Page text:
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A short preface:

I'm reading the book Godel Esher Bach: Eternal Golden Braid, it describes a system which it calls Typographic Number Theory. There is a question in the book that asks to represent a statement "b is a power of two" in terms of TNT. You will probably recognize the operations of TNT at once, so I'll not spend much time describing it, only what's relevant.

Here's the formula I came up with (and the interpretation, in case I've got the formula wrong):

$$ \forall{a}\forall{b}\exists{c}\forall{d}\exists{e}:<<(b=Scc)\land\lnot(b*d=a)>\land(a=e*SS0)> $$

The $<$ and $>$ symbols are used to delimit the logic expressions. $S$ stands for successor of, so $S0$ is 1, $SS0$ is 2 and so on. $Sx$ is a successor of $x$ whatever $x$ is.

In plain language, the formula above is meant to say: "whatever $b$ is, given it is a sum of any two $c$ and one (that is if $b$ is odd) it is not the case that it multiplied with any number $d$ can produce $a$ (does not divide $a$). Yet there have to be such number $e$ which if multiplied by two will produce $a$ ($a$ is even).

I'm not pretending to have any academic background, so please excuse me if the formulation is poor!

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Since every integer $>1$ has a unique factorization into primes, and every prime $>2$ is odd, it follows that any number $>1$ with no odd divisors $>1$ has only $2$ in its prime factorization, thus is a power of two. –  Jaycob Coleman Sep 29 '13 at 8:14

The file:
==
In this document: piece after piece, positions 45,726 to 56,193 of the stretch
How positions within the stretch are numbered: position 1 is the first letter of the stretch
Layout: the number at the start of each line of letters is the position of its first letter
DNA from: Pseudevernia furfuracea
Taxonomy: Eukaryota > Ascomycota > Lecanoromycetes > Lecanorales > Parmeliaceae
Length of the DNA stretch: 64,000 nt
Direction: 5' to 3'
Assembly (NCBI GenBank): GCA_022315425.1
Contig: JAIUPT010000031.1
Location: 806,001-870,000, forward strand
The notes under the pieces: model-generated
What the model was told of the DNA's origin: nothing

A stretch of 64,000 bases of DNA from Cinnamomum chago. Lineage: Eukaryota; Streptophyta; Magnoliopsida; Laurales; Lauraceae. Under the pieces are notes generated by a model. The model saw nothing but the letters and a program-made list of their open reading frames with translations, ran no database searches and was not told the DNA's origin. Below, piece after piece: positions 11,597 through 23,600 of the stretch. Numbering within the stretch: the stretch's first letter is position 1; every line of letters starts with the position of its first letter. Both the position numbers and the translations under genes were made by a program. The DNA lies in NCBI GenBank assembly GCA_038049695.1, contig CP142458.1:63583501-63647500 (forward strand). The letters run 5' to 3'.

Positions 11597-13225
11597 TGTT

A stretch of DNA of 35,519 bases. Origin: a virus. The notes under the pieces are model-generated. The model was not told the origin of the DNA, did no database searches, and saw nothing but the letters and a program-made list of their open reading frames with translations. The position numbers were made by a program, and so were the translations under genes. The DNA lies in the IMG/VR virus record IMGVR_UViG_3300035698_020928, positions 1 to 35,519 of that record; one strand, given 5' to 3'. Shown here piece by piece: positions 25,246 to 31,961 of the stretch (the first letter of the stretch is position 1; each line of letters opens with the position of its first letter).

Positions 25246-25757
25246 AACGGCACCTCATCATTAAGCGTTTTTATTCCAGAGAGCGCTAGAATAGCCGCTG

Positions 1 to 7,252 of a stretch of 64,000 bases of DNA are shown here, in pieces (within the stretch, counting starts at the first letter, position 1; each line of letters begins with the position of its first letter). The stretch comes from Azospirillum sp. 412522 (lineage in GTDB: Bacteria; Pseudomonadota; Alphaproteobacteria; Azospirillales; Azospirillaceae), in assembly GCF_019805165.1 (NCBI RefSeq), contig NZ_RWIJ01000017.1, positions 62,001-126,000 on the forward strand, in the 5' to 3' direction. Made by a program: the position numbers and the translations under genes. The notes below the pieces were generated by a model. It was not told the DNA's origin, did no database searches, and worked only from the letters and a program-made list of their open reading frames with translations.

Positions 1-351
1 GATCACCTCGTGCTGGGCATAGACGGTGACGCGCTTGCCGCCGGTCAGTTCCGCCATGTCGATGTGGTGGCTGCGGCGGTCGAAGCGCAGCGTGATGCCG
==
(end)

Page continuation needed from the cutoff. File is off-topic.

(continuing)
Right on, Jaycob Coleman! –  Robert Lewis Sep 29 '13 at 8:18
    
That is a good answer @JaycobColeman –  Don Larynx Sep 29 '13 at 8:22
    
@JaycobColeman yay! Thanks a lot! You probably could post it as an answer so I could accept it. –  wvxvw Sep 29 '13 at 8:22
    
Why are you using $<$ and $>$ as parentheses? –  Git Gud Sep 29 '13 at 8:26

2 Answers 2

up vote 7 down vote accepted

Since every integer $>1$ has a unique factorization into primes, and every prime $>2$ is odd, it follows that any number $>1$ with no odd divisors $>1$ has only $2$ in its prime factorization, thus is a power of two.

Someone else could probably give something in more formal language and whatnot, but whatever floats your boat!

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You do not state "$b$ is a power of two". In fact your statement does not have a free variable at all. Also $Scc$ is not even well-formed. On the other hand, your idea to rewrite "$b$ is a power of two" as "all divisors $>1$ of $b$ are even" is fine.

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Yeah, thanks, I'd have to work on that. Sure $Scc$ was meant to be $S(c+c)$. –  wvxvw Sep 29 '13 at 8:32

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